From a young age we learn the term bucket list. We develop fanciful ideas of things we want to achieve, do and see before we die, but somehow many of these goals are never accomplished. This is especially true in the case of travel. Throughout high school we may dream of visiting the Eiffel Tower, so this becomes number one on the bucket list. Then, in college, we hear friends tell tales of their hike to Machu Picchu, rides on double-decker buses through London, and sights of the Wailing Wall in Jerusalem. Each of those become numbers two through four on the list.
If you’re anything like me, your grand ideas of travel become a checklist of places to do and things to see, but we forget that our experience is solidified in the tastes of a delightful café, the smell of cherry blossoms as we stroll down a road, or the sounds of new company laughing at a foreign joke. These are the things that develop our sense of belonging in the world and are a more pressing reason to be mindful of a bucket list instead of simply saying, “I was there!” We have become conditioned to think in terms of what instead of why. Why do we want to sip coffee on the coast of Santorini, or see a play on Broadway? What do we hope to gain out of the new experience?
…we forget that our experience is solidified in the tastes of a delightful café, the smell of cherry blossoms as we stroll down a road, or the sounds of new company laughing at a foreign joke.
Traveling offers so much more than the opportunity to brag to co-workers about that seventh-wonder-of-the-world we saw on our most recent vacation. A year ago, I had the opportunity to go to the Galapagos Islands, but this archipelago off of Ecuador’s coast was never on my bucket list of must-see places. I did, however, experience something I could check off – independent travel. This was an experience that I longed for, and finally seeing it come to fruition gave me an amazing sense of accomplishment.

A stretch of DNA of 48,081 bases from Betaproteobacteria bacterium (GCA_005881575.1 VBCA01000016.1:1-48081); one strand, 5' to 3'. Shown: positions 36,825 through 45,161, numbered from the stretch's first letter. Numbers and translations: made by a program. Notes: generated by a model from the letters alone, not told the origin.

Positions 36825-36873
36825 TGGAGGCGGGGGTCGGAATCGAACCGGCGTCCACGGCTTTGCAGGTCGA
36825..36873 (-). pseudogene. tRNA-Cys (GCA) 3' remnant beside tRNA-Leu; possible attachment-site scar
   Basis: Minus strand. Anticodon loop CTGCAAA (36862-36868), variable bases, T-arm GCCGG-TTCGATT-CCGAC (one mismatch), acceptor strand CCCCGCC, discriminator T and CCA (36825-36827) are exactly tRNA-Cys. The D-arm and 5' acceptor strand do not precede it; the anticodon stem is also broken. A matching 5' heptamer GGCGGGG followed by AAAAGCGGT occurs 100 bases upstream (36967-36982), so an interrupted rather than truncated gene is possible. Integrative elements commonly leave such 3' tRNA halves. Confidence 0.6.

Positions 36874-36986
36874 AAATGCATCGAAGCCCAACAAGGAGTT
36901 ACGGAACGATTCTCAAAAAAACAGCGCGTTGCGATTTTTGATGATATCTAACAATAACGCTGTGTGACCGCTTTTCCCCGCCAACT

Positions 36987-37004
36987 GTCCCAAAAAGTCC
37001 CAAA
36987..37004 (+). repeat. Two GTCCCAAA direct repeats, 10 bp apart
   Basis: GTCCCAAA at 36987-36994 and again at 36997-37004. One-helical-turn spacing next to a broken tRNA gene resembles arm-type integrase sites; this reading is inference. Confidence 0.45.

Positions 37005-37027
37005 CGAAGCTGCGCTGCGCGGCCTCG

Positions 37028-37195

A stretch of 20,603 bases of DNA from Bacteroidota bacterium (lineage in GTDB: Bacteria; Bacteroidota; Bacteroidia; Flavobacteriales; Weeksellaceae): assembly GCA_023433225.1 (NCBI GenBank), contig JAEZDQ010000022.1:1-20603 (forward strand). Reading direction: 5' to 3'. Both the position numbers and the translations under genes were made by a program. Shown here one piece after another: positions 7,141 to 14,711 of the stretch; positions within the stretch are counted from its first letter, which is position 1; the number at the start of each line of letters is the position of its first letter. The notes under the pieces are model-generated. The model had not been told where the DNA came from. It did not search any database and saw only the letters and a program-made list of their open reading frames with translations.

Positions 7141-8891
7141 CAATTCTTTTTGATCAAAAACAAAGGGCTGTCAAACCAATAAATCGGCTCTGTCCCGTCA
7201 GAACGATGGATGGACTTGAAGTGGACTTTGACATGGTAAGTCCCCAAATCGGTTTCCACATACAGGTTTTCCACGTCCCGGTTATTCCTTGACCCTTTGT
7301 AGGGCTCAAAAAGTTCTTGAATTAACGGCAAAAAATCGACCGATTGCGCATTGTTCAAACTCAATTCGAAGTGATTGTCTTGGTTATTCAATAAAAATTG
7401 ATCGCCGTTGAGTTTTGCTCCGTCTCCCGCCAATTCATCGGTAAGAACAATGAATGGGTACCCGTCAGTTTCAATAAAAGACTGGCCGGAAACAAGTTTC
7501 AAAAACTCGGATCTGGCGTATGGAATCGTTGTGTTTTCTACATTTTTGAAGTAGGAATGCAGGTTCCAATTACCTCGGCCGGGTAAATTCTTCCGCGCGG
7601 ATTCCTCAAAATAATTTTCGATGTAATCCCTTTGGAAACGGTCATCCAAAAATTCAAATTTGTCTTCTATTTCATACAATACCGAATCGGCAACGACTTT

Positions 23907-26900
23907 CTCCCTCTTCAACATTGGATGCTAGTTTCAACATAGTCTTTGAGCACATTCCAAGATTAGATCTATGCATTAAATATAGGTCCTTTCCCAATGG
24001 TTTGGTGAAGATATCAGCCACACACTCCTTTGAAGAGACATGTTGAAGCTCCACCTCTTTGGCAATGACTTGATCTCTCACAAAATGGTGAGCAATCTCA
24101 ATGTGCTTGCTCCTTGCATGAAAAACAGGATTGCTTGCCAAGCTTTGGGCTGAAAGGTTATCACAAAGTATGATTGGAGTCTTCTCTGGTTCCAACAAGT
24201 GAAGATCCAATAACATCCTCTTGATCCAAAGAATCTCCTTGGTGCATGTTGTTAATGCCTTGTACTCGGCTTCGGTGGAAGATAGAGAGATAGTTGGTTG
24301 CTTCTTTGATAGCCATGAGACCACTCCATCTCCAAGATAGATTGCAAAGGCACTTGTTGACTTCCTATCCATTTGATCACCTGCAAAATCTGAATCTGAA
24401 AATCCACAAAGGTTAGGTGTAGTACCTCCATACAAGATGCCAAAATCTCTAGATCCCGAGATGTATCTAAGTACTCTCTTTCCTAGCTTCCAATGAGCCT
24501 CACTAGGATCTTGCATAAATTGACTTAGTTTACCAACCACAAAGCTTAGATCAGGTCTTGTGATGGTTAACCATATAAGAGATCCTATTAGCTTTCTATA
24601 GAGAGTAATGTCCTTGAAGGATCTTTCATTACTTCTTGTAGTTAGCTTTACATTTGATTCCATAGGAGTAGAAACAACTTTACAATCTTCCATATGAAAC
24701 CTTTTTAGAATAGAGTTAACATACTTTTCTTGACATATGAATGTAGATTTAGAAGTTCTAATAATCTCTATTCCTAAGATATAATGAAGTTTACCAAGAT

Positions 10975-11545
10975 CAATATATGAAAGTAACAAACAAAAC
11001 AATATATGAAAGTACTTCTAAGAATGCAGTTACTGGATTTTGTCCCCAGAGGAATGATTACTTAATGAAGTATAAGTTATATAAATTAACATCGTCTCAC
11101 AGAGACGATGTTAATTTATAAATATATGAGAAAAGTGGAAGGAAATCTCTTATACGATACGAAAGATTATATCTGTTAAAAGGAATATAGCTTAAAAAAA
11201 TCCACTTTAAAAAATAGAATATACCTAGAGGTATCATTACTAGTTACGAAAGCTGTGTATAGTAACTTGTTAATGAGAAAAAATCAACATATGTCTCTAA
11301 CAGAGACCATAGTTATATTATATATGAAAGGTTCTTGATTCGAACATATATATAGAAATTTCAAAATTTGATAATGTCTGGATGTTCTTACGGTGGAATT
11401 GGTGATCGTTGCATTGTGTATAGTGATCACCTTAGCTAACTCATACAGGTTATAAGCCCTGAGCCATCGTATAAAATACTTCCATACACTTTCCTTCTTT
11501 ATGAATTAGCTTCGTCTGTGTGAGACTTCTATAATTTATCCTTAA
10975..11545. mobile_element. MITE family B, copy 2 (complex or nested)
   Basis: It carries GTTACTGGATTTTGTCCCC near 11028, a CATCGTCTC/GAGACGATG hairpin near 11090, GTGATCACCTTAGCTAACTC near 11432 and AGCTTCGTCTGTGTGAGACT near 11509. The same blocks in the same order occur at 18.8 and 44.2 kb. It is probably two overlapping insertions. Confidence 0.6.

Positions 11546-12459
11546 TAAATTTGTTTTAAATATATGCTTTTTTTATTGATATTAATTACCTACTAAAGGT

No matter what anyone says, the world is truly vast. There are so many foods to try and people to meet, we cannot simply marvel at it all. This is when a bucket list comes in handy: we can focus our loftiest travel dreams onto one piece of paper (or Pinterest board). However, instead of simply writing down (or pinning) places, choose a food to try in a foreign place, like deep fried scorpion from Thailand; or travel cheaply with Willing Workers on Organic Farms and volunteer on organic farms around the world. This way, we don’t put another feather in our well-traveled caps but instead have a meaningful and life changing experience.
So, next time your bucket list comes out, look for adjustments that can be made to it. Lists are for grocery trips, not for travelling the world – creating memories is far more important. Jot down something you hope to get out of a place next to the location’s name. It doesn’t matter what you choose, only that you travel with a bigger purpose for yourself and the world around you.
What experiences are on your bucket list? Why?
Image via Marlena Pearl Photography